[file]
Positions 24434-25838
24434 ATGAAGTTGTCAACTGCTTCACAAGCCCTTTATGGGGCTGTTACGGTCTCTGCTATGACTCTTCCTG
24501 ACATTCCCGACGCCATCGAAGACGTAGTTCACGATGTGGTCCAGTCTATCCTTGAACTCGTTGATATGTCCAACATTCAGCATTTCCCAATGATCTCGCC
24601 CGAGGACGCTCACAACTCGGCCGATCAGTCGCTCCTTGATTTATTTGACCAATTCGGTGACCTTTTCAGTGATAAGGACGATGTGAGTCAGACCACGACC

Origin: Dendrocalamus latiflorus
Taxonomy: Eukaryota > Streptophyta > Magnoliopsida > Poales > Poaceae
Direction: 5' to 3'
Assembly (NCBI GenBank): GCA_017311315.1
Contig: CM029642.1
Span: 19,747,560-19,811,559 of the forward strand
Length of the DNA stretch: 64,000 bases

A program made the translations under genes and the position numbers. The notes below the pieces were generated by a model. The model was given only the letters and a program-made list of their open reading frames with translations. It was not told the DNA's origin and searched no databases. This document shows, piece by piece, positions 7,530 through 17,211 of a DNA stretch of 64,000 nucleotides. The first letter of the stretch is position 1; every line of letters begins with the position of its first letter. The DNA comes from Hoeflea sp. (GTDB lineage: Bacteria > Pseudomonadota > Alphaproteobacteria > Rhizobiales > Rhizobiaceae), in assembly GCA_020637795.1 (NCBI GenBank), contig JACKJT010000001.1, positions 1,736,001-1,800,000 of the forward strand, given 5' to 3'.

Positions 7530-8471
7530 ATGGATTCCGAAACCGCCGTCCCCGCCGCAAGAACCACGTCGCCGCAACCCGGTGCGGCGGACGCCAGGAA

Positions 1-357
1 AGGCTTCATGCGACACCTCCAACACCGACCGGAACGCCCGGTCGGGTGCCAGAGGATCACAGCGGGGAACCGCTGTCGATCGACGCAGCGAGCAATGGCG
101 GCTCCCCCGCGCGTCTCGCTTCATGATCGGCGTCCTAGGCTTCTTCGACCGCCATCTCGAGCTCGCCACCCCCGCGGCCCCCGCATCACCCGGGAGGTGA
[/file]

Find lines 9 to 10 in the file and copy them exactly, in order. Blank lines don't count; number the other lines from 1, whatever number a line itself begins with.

Contig: CM029642.1
Span: 19,747,560-19,811,559 of the forward strand